Dedicated to migrants, Pharrell’s new single ‘Freedom’ proves music can be more than just a summer hit
Pharrell Williams’ mega pop hit “Happy” was originally written for the animated film “Despicable Me”, but the peppy song quickly went viral as an unexpected call to action for people in troubled countries.
Now the US pop star has dedicated his jazzy new single “Freedom” to refugees fleeing to Europe, commending immigrants for their contributions to the world.
The beautifully liberating music video for the track features Pharrell singing and dancing in various locations where freedom is stifled including a work camp, a sweatshop and other locations that stress conformity and suffocate freedom of expression. The video also juxtaposes these settings with images that evoke the feeling of being free.
Although Pharrell does not consider himself an activist, he says, “We should use our platforms where we can. We have to be open. And it’s a tough conversation, but America is built on immigrants. We wouldn’t have a country.”
When asked by the AP if the same applies to the migrant crisis in Europe as it struggles to deal with the flow of migrants from Syria and other war-torn countries, he said, “Absolutely.”
Pharrell is following a rich tradition of activism and protest in modern music by using his art to voice opinions, tackle social issues and effect change.
Musicians like John Lennon (“Happy Xmas (War is Over)”), Bob Dylan (“Masters of War,” “The Times They Are A-Changin,” “Blowin’ in the Wind”), Bono (“Sunday Bloody Sunday, “Pride,” and “Walk on”), Macklemore (“Same Love”), El Général (“Rais Lebled”) and many others throughout the history of recorded music have written and performed songs as protest, to heighten awareness of a cause and as a call for change.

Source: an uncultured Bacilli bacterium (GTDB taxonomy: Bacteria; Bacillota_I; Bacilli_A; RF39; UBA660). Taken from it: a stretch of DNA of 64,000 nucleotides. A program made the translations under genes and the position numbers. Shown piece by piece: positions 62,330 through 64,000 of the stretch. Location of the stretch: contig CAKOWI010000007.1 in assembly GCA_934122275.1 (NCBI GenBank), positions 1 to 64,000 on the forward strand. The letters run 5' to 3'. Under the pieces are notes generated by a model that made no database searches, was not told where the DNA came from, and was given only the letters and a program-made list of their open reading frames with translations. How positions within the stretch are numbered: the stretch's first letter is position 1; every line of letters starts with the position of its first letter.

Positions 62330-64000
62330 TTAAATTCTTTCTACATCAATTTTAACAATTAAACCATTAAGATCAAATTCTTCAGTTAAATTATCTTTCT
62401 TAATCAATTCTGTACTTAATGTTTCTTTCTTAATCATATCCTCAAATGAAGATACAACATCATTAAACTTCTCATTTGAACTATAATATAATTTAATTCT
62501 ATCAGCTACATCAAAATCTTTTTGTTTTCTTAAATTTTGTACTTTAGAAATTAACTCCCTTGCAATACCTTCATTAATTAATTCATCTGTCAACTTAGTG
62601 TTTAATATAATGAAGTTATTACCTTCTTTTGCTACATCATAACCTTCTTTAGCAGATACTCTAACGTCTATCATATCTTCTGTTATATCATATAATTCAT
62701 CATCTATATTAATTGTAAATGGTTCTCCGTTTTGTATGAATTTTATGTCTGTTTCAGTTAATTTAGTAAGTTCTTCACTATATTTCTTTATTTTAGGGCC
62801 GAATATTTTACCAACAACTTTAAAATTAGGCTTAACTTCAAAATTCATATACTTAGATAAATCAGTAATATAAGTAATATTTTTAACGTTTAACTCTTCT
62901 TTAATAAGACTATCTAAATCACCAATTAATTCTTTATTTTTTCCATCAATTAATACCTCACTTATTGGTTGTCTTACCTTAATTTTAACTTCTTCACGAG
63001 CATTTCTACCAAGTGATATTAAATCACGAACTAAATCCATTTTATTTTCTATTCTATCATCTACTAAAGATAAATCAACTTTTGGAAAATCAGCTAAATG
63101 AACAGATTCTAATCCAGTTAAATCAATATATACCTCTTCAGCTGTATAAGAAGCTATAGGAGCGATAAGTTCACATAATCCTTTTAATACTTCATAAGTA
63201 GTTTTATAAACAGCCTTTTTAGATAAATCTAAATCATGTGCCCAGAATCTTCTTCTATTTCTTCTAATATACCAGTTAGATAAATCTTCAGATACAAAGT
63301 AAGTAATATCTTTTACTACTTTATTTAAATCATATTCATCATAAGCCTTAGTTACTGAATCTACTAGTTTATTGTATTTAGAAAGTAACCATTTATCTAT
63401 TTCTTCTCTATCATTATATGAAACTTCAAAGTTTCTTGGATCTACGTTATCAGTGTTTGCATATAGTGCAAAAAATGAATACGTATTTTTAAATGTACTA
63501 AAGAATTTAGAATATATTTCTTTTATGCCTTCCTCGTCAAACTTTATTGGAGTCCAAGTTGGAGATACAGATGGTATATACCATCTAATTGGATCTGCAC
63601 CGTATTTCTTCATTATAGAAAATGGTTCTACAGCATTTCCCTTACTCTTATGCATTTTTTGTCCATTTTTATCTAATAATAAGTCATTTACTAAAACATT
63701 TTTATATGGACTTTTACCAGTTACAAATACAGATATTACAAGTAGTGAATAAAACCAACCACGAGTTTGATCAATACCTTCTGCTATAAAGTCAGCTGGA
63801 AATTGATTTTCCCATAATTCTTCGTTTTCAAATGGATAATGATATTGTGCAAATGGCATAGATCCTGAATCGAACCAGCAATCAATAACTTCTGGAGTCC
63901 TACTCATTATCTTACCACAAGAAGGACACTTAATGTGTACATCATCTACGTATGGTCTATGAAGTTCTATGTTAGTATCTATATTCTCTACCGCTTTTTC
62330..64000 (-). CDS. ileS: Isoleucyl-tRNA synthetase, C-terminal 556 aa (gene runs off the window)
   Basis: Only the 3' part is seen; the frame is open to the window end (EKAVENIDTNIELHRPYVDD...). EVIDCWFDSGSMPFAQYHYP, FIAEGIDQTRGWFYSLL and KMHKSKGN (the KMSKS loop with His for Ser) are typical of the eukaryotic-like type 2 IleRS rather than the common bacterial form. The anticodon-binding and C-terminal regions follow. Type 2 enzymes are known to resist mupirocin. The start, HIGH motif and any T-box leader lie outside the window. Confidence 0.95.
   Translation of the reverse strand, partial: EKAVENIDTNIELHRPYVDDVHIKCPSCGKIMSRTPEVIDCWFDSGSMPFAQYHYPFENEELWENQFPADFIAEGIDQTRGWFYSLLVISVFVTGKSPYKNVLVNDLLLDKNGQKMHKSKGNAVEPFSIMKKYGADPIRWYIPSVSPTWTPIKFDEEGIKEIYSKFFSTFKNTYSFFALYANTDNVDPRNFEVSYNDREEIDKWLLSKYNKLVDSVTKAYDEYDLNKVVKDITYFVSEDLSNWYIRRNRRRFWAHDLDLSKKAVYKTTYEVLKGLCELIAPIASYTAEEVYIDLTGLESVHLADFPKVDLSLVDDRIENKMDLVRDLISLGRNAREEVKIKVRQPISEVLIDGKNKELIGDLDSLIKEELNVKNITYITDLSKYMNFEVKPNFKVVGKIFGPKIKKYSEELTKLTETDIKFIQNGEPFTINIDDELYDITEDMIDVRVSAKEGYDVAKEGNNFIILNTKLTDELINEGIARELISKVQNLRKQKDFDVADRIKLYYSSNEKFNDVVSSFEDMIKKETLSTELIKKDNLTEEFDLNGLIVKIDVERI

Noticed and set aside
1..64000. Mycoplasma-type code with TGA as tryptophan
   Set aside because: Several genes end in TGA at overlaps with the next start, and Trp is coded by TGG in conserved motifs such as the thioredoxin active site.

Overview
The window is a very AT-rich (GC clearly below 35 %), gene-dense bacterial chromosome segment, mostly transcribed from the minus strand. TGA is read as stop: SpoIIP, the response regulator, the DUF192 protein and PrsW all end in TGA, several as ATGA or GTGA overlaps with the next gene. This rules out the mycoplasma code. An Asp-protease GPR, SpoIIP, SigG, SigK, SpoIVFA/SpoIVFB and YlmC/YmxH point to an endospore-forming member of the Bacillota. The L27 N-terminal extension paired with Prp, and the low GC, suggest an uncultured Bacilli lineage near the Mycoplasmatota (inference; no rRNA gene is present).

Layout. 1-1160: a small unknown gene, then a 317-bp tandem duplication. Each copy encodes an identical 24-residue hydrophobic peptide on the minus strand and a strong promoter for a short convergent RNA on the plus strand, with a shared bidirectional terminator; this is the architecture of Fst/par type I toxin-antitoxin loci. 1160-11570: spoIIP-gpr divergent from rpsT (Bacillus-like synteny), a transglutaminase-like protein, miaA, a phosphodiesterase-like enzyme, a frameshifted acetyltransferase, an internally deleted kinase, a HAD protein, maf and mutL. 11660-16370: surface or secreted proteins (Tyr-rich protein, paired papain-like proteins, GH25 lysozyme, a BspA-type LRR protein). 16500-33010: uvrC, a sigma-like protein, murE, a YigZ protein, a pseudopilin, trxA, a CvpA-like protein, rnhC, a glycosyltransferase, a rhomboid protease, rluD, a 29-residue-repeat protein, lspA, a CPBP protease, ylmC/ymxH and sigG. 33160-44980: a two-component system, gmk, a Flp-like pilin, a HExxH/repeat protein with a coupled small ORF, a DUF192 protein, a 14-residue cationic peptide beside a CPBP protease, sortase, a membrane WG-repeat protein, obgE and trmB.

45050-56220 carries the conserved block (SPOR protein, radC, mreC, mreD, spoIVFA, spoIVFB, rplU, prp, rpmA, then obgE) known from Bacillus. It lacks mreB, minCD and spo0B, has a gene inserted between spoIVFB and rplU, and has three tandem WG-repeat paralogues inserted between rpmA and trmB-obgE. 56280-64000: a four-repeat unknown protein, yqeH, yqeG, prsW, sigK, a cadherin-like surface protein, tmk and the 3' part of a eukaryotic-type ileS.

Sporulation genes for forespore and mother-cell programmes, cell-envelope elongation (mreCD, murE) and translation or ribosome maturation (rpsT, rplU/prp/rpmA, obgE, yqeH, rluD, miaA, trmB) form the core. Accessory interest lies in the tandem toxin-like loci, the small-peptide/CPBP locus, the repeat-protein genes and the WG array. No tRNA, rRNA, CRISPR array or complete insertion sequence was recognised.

“I think a new generation of musicians are understanding that just doing concerts isn’t enough,” said singer-songwriter Patti Smith who is also known for using activism in her music. “You have to open the conversation…Throughout history, music has really excited people, incited them, rallied them. A musician can offer a song, can offer us presence, but it’s the people who have to make change. It’s the people who have to march, it’s the people who have to vote and protest.”
Just two days ago, Lebanese-American singer Xriss Jor released her cover of Michael Jackson’s “They Don’t Really Care About Us” as a show of support for the “You Stink” movement in Lebanon which protests the country’s garbage pileup and political dysfunction.
Xriss Jor’s mentor, Grammy Award-winning American record producer, Quincy Jones does an on camera intro for her music video of the track.
Jor’s powerful video, “Care About Us,” features shots of her singing and walking through Beirut interspersed with images of protests and news bites. Jor’s video loosely echoes Michael Jackson’s two original videos for the song: the first shot in Brazil’s Dona Marta and Salvador da Bahia and the second in a prison.
Jackson’s Brazil version sparked an emotional debate and helped catalyze change in Dona Marta, “a favela that was once notorious for drug dealing and is now a model for social development.” The prison version shone a much-needed light on the struggles of minorities against racism across the globe.
Jackson’s song and videos, as well as Jor’s new Lebanese twist on them, leave one feeling stronger and inspired.
Musicians like Pharrell, the late Michael Jackson, and Xriss Jor remind us that songs are often more than just catchy, soon forgotten summer hits; but anthems of resilience and resolve that move us to speak up and take action.
Patti Smith says it best: “The power of the individual is beauty. But the power of the people collective is change.”
By Hyacinth Mascarenhas
Do you have a favourite protest song or song that inspires change? Tell us in the comments!